June 18, 2013
Assignment: Research 1
Magazines, TV, movies, billboards all have something’s in common. Whether it’s realized or not the media is distorting the idea of beauty. Young girls and women are subjected to an unrealistically high standard of beauty that most women can’t achieve.
To be beautiful comes from more than the your size, the way you dress, the way you wear your hair, or even the color of your eyes. It comes from how you present yourself, your personality, and confidence. Women care too much about what they look like and how other people see them. They, myself included, compare themselves to celebrities,
TV personalities, and models, and will even go to extremes to look like them.
Body image is defined, as by nationaleatingdisorder.org, as “ how you see yourself when you look in the mirror or when you picture yourself in your mind. It encompasses: What you believe about your own appearance (including your memories, assumptions, and generalizations).How you feel about your body, including your height, shape, and weight.How you sense and control your body as you move. How you feel in your body, not just about your body.” There is positive and negative body image.
Positive body image is accepting who you are and knowing that you do have flaws but can’t do anything to change it. It is looking at yourself and feeling good. Negative body image is when you may feel that you don’t measure up, whether this feeling comes from
media, or your family’s expectation. Having negative body image can potentially become harmful causing depression, eating disorders, and others.
Dealings with the ideal body goes as far back as the 1800s. In that time it was ideal to full figured. Women wore tight corsets to cinch the waist and highlight everything else, but in 1890 artist Charles Dana Gibson created a slimmer woman known as the “Gibson girl.” Women then strived for that figure through the 1920s. Women were taping down their breast to have look thinner and more “boyish.” As time progressed women looked towards models, performers, and even pageant winners, who’s weight seemed to consistently go down. In the 1950s women looked to curvy celebrities like
Marilyn Monroe and tried to regain their lost figures, but as the 60s came dieting became more prominent. Magazines had articles on how to diet and lose the weight.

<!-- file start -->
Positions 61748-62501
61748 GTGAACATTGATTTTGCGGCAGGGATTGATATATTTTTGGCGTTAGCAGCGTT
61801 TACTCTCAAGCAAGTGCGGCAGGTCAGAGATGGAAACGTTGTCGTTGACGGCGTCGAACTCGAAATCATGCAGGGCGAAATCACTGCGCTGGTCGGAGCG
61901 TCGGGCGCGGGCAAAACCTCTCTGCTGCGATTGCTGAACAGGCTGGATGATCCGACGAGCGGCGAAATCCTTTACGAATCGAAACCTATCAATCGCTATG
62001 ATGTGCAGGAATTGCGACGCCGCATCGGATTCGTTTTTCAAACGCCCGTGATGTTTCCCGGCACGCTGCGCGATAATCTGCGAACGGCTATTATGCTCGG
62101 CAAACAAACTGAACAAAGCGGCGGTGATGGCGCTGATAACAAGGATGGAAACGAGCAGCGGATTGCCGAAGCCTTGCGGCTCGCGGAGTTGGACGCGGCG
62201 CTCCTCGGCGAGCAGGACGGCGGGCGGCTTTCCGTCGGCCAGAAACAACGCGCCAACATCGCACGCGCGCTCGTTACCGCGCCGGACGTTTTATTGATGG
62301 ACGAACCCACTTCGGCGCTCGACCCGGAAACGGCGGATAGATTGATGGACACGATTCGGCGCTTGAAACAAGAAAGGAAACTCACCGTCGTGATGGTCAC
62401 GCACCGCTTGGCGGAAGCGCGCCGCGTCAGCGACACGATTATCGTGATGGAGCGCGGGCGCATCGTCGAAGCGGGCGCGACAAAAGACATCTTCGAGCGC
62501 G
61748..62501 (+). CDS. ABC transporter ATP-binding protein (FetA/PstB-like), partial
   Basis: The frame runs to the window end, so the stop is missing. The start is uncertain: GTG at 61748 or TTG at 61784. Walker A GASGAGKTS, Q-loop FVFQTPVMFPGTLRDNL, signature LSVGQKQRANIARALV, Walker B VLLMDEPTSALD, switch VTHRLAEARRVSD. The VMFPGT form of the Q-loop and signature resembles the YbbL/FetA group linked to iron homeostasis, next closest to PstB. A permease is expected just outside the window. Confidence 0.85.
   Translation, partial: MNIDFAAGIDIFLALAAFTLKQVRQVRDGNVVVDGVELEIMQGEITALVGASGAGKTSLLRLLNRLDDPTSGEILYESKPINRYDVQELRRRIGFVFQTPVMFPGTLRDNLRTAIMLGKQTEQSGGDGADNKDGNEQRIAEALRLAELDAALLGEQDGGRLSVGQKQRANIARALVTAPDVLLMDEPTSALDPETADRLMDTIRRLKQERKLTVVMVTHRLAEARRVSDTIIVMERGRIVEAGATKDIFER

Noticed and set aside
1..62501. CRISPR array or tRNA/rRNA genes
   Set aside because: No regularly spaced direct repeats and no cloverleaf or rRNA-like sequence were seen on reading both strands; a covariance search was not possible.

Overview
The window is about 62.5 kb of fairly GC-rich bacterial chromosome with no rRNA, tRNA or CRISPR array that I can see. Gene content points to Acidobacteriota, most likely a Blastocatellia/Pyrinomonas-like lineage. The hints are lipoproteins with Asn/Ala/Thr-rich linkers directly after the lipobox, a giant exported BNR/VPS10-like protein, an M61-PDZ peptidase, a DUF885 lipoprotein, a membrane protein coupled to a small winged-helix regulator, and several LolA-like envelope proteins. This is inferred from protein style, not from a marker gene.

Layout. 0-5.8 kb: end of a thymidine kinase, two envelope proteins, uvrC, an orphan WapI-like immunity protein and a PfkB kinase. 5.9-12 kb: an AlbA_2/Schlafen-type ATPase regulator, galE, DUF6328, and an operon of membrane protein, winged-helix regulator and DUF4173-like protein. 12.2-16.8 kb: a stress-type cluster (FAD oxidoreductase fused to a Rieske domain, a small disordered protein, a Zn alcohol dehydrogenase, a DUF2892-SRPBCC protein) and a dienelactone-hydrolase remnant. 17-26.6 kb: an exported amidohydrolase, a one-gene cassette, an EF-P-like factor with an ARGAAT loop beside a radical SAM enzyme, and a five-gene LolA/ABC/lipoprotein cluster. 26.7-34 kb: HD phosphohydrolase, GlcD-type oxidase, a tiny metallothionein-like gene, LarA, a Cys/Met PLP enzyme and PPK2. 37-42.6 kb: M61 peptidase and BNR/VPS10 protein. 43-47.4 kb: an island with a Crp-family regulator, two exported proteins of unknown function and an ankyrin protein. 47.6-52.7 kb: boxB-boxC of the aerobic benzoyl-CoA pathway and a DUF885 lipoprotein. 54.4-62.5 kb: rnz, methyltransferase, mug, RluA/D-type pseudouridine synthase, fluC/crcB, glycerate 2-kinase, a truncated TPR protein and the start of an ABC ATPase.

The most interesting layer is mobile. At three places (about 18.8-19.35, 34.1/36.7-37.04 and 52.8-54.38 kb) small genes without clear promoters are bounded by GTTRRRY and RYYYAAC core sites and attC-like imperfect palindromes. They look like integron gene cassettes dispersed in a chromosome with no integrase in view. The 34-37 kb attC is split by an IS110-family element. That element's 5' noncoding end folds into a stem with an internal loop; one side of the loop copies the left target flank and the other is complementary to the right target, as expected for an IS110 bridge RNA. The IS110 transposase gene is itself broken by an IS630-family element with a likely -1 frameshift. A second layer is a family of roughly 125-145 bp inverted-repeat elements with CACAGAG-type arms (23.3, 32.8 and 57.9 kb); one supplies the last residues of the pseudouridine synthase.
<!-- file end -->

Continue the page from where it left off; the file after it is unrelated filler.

Now women desire a Victoria Secret models body, a size 02. Weight lost is bigger now then it was in the past. Advertisement on diets like, Weight Watchers and
Jenny Craig, and diet pills like Alli, and Xendadrine. Not to mention that they are promoted by Celebrities. Giving us an unrealistic goal on weight lost and the process of it. Many of the diet pills are not even FDA approved and are not safe. My friend’s sister,
Annabeth, once took diet pills to lose the last unwanted ten pounds, she was not over weight. She thought she was not thin enough. No one in her family knew she was taking these pills, until she had some complications due to their use. At one point Annabeth was not able to walk one flight of steps without experiencing loss of breath and a dangerously high pulse rate. Once she was able to see a doctor, she was diagnosed with hypothyroidism. Now she is over weight because of her under active thyroid and has to
take medication for the rest of her life. Just because its advertised and endorsed by somebody you know, does not mean that diet pills are good for your well being.
Annabeth is not the only one to fall to pray from the media’s clutch. The media is aiding the rise of negative body image. Causing young girls and women to become depressed, insecure, or become anorexic and bulimic. Some might say that the “fit” bodies that the media show promotes healthy living and gives people the boost they need to start a healthy life style. Is it really? Statistics from Radarprograms.com says: